Loading up on egg nog, cookies and other holiday favorites is going to cost more this year.
While inflation is starting to slow, food prices are still far above where they were during the 2021 holiday season. Grocery prices in November were up 12% year-over-year, according to data from the Bureau of Labor Statistics.
“There’s just been that upwelling of prices across the board,” said Michael Swanson, lead economist for Wells Fargo. “So it’s going to be more expensive, but there are some bright spots that are developing for some of the more festive foods.”
How much has the price of food increased in 2022?
Common ingredients and holiday favorites are costing more this year, according to the Bureau of Labor Statistics. Here’s how much prices for some holiday staples have gone up between November 2021 and November 2022:
- Flour: 25%
- Bread: 16%
- Cookies: 19%
- Crackers: 20%
- Pies, tarts and turnovers: 19%
- Hamm: 8%
- Uncooked poultry, including turkey: 18%
- Eggs: 49%
- Milk: 15%
- Potatoes: 16%
- Sugar and sweets: 13%
- Butter: 27%
Families can expect to spend about 16% more to feed their families during the holidays compared to last year, according to a new report from market research firm Datasembly.
The findings were based on the prices for 13 popular holiday grocery items – including egg nog, green beans and a bone-in spiral-cut ham – at Albertsons, Kroger, Target and Walmart. This year’s price hike is double the price difference Datasembly calculated in 2021.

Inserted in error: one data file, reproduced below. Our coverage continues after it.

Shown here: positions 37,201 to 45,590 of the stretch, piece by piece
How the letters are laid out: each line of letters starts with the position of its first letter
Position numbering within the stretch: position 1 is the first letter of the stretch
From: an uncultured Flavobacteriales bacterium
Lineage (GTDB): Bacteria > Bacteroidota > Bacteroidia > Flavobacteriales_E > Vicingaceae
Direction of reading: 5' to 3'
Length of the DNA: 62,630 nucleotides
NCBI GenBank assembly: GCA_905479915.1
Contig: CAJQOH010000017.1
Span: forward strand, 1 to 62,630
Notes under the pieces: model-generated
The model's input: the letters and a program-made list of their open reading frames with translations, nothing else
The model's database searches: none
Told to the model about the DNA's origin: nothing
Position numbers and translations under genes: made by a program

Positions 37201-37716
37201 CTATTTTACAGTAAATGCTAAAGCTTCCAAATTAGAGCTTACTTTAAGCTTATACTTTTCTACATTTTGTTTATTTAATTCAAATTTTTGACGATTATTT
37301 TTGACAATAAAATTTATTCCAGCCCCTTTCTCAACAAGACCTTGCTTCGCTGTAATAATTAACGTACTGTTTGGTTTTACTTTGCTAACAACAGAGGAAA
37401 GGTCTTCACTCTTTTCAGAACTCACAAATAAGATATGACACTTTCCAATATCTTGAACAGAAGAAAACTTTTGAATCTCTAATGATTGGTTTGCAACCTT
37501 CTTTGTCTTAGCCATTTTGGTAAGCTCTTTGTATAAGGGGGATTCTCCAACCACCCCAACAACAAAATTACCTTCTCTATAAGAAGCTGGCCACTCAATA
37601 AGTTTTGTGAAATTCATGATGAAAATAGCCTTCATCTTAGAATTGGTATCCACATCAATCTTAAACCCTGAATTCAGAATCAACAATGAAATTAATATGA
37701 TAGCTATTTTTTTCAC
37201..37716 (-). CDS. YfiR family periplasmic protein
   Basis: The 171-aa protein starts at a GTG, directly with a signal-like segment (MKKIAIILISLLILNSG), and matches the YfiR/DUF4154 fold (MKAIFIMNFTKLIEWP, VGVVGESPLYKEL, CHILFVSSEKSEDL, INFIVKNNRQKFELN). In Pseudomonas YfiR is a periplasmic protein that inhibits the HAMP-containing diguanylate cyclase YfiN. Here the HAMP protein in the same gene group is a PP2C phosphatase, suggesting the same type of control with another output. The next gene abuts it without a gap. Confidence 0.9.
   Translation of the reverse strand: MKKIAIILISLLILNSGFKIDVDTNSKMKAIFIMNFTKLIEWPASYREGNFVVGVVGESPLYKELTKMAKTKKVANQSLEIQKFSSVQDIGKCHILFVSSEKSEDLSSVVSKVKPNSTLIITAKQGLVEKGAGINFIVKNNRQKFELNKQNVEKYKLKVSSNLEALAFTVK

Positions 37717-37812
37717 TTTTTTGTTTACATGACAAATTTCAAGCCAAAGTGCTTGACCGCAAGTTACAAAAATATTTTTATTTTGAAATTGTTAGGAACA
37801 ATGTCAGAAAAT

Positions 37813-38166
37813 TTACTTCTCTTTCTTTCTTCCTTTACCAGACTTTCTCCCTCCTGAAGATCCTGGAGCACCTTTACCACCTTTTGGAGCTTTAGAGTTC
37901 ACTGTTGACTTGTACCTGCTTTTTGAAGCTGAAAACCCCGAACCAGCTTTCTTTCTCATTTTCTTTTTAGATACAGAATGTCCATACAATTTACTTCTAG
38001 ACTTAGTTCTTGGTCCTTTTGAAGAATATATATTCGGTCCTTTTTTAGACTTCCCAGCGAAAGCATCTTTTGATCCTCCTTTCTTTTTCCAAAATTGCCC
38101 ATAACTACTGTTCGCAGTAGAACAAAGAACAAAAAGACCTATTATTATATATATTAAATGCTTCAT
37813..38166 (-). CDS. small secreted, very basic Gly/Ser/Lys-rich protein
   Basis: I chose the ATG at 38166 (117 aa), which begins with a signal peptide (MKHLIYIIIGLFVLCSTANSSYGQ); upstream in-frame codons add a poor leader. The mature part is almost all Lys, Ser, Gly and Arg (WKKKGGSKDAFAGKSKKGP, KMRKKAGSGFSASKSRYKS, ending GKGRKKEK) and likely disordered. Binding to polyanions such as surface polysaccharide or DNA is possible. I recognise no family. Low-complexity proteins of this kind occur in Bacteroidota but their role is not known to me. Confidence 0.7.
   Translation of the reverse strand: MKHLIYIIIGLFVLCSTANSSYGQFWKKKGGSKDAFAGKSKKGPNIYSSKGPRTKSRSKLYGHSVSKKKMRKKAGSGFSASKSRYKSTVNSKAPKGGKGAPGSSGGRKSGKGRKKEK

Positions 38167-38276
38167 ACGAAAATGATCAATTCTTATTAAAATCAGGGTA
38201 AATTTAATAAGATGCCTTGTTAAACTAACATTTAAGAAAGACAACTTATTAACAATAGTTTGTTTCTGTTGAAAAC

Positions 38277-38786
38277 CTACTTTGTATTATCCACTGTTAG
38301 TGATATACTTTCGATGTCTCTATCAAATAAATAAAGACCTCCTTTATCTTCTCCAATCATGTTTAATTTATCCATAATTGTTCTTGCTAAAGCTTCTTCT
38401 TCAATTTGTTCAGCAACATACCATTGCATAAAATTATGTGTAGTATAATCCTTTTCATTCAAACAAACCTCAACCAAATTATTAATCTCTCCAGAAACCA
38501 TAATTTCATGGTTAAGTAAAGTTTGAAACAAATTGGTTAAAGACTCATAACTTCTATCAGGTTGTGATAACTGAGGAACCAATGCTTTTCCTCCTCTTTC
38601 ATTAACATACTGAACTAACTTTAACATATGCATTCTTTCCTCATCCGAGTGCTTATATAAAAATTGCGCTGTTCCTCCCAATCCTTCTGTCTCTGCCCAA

How can I save money on holiday shopping?
Inflation is still hitting US consumers’ wallets, but Wells Fargo’s Swanson noted that there is some good news from the Bureau of Labor Statistic’s latest consumer price index report.
“There are some of those holiday favorites that are actually starting to show some pretty decent declines,” he said.
Fresh fish and seafood, beef, pork ribs and pork roasts are just some examples of grocery store items that saw price drops between October and November.
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For shoppers looking to cut costs at the grocery store this holiday season, Swanson suggests taking the time to shop around for the best deals.
“Give yourself time to shop two or three stores to see which ones really are offering you the best bargain, because one thing is very, very certain: it’s not uniform. It’s not like there’s a uniform price for anything out there in the market. If you shop around, you’d be surprised how wide the spread could be at certain items,” he said.
Other tips previously reported by USA TODAY include:
Shopping store brands and discount grocers
Buying in bulk at Costco, Sam’s Club and BJ’s Wholesale
Using cashback apps and rewards programs like Ibotta and Fetch Rewards
You can follow USA TODAY reporter Bailey Schulz on Twitter @bailey_schulz and subscribe to our free Daily Money newsletter here for personal finance tips and business news every Monday through Friday.